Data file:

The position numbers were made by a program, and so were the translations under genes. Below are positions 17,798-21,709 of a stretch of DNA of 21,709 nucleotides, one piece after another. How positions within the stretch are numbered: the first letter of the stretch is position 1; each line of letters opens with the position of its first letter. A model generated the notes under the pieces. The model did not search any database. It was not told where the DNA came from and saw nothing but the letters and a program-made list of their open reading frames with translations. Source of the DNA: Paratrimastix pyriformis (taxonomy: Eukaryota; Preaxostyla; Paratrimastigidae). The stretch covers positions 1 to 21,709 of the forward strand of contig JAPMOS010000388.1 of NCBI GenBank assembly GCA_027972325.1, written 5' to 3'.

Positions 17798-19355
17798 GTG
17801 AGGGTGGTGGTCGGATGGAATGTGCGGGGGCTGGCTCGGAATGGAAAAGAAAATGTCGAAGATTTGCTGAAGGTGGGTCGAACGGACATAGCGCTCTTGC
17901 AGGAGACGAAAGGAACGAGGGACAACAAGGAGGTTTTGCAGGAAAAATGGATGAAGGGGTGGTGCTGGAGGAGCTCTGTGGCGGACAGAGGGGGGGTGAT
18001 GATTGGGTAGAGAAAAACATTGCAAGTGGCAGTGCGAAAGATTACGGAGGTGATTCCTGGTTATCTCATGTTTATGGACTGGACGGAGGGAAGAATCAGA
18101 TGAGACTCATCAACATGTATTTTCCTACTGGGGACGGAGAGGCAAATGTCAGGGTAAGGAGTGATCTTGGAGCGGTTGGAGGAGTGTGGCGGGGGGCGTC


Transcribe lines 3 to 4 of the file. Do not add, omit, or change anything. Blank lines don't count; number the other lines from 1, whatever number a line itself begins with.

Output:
17798 GTG
17801 AGGGTGGTGGTCGGATGGAATGTGCGGGGGCTGGCTCGGAATGGAAAAGAAAATGTCGAAGATTTGCTGAAGGTGGGTCGAACGGACATAGCGCTCTTGC